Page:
If you’re fond of Japanese culture and architecture you have to visit the Old photos of Japan photo blog.
There are hundreds of pictures on the page, which is edited and maintained by Kjeld Duits. It’s an amazing collection of old Japanese postcards, books and photographs and is kind enough to share. I am more than grateful.
Two streetcars pass by the Hattori Building in Tokyo’s fashionable Ginza. Carts are parked under the verdant trees. This classic tree-lined avenue with buildings only three floors high is utterly different from the Ginza that we know today. The only thing that is remotely similar is the existence of a clock tower.
The Oriental Hotel was Kobe’s face for more than a hundred years. At the time that this photo was taken, it was known as one of the best places in Japan to stay, and even more, one of the best places to eat. It didn’t attract only foreigners visiting Kobe, but also Japanese people who used the hotel as a high-class meeting place.
Two women in kimono stand at the entrance of a house. There is a huge stone lantern and the large open area in front of the entrance suggests much space between the entrance and the gate.
Women sit in the window of a Meiji period brothel in Yoshiwara, Tokyo’s well-known red light district.
This glass slide shows the second Osaka Station in all of its glory. Opened in July 1901 (Meiji 34), the Gothic style building was two stories high and built of granite, giving it a massive and imposing look. Osaka Station was one of the city’s must-see tourist attractions.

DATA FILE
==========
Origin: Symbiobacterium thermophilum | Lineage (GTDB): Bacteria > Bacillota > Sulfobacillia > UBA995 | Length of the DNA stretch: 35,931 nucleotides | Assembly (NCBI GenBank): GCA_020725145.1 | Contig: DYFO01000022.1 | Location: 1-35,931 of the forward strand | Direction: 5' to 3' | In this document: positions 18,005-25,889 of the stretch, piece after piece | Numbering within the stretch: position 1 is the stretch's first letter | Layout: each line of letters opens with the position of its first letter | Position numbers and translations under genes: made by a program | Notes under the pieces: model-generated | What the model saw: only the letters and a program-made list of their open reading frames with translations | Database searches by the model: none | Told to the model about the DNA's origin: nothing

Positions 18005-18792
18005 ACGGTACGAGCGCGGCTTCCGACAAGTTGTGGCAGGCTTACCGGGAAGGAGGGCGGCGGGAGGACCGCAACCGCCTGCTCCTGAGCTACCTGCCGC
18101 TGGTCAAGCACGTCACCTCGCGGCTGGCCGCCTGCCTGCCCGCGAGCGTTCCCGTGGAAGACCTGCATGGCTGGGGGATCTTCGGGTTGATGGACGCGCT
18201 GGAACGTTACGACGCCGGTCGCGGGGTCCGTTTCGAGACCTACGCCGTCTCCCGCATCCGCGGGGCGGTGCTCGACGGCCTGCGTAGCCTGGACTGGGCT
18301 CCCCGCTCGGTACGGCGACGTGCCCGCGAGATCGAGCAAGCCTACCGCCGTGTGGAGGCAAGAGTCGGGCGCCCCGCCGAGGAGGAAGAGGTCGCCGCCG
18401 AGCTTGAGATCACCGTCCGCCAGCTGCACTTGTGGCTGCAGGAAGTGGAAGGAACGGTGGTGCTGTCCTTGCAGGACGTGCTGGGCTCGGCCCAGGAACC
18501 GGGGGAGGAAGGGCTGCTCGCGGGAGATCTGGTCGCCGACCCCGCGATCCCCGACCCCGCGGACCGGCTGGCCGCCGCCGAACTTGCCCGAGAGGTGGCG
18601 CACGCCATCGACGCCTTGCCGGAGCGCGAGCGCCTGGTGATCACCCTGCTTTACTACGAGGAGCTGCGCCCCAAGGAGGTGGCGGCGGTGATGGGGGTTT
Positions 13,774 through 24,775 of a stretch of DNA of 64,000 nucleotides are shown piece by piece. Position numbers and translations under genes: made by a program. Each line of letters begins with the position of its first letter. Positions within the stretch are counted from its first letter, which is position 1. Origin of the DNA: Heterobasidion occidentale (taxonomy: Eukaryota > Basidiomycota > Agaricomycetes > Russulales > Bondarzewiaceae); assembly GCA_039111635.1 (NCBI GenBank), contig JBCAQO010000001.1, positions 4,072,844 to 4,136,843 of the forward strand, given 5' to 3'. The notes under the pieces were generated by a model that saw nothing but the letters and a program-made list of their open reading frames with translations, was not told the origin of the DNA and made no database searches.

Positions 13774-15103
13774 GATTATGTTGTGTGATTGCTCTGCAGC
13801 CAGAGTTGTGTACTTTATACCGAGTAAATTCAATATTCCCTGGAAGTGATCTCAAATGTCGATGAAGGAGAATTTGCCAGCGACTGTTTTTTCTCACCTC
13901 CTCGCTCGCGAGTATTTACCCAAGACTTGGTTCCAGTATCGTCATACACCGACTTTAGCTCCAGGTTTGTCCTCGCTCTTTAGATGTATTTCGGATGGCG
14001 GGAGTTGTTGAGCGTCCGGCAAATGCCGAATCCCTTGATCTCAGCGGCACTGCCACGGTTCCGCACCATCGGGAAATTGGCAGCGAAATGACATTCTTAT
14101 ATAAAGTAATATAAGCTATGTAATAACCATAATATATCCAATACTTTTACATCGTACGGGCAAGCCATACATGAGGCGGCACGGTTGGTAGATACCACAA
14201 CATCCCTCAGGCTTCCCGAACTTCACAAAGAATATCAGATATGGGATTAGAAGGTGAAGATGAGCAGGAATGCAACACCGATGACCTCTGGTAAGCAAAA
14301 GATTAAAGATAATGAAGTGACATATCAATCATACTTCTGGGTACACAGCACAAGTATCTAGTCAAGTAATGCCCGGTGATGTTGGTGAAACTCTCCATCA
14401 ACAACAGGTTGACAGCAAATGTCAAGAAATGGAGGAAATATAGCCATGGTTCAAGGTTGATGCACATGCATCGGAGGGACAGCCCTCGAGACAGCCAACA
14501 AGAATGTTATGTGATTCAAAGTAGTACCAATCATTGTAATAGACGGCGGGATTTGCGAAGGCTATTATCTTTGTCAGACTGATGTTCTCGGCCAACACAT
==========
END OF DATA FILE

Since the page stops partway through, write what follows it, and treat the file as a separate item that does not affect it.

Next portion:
Osaka City Hall in Nakanoshima. Built between 1918 (Taisho 7) and 1921 (Taisho 10), Osaka City Hall was designed by representative Meiji Era architects like Yasushi Kataoka, Hikotaro Imabayashi and others, who followed an original design by Yokichi Ogawa. It was said that the tower on the roof was built to make City Hall look just a little higher than the nearby District Court, which had been completed in 1917 (Taisho 6) and had a very imposing red brick tower (partly visible behind City Hall on this image).
Osaka already looks thoroughly modern on this postcard, with the stone City Hall in the foreground, the street cars, automobiles and the concrete and brick buildings in the back.
A panoramic view of Osaka from the Osaka Prefectural Office, looking towards the North East. During the Meiji (1868-1912) and Taisho (1912-1926) periods, Osaka’s Prefectural Office was located on the small island of Enokojima, between the Kizugawa River and the Hyakkenbori Canal. Completed in July 1874 (Meiji 7), the Neo-Renaissance style building featured a dome on top. Next to the building stood a tall tower. The photographer somehow managed to lug his heavy and cumbersome equipment to the top level to preserve this incredible view of Edo-style Osaka for future generations.
Dotonbori (also: Dotombori) seen towards the east. The crowded and lively street was filled with teahouses (shibai-jaya), restaurants and theaters. Dotonbori was designated as the theater and entertainment district of Osaka in 1621. By 1662, it counted no less than six Kabuki theaters, five Bunraku theaters and a Karakuri (mechanical puppet) theater.
The three-tiered Koyasu Pagoda at the entrance gate to Kiyomizudera, possibly one of the most celebrated buddhist temples of Japan. The temple itself is behind the photographer. The pagoda contained an image of the buddhist deity Koyasu Kannon, which is believed to ease childbirth. In 1911 (Meiji 44), the pagoda was moved to a valley next to Kiyomizudera. It still exists and looks beautiful in Spring when it is surrounded by countless cherry trees in full blossom.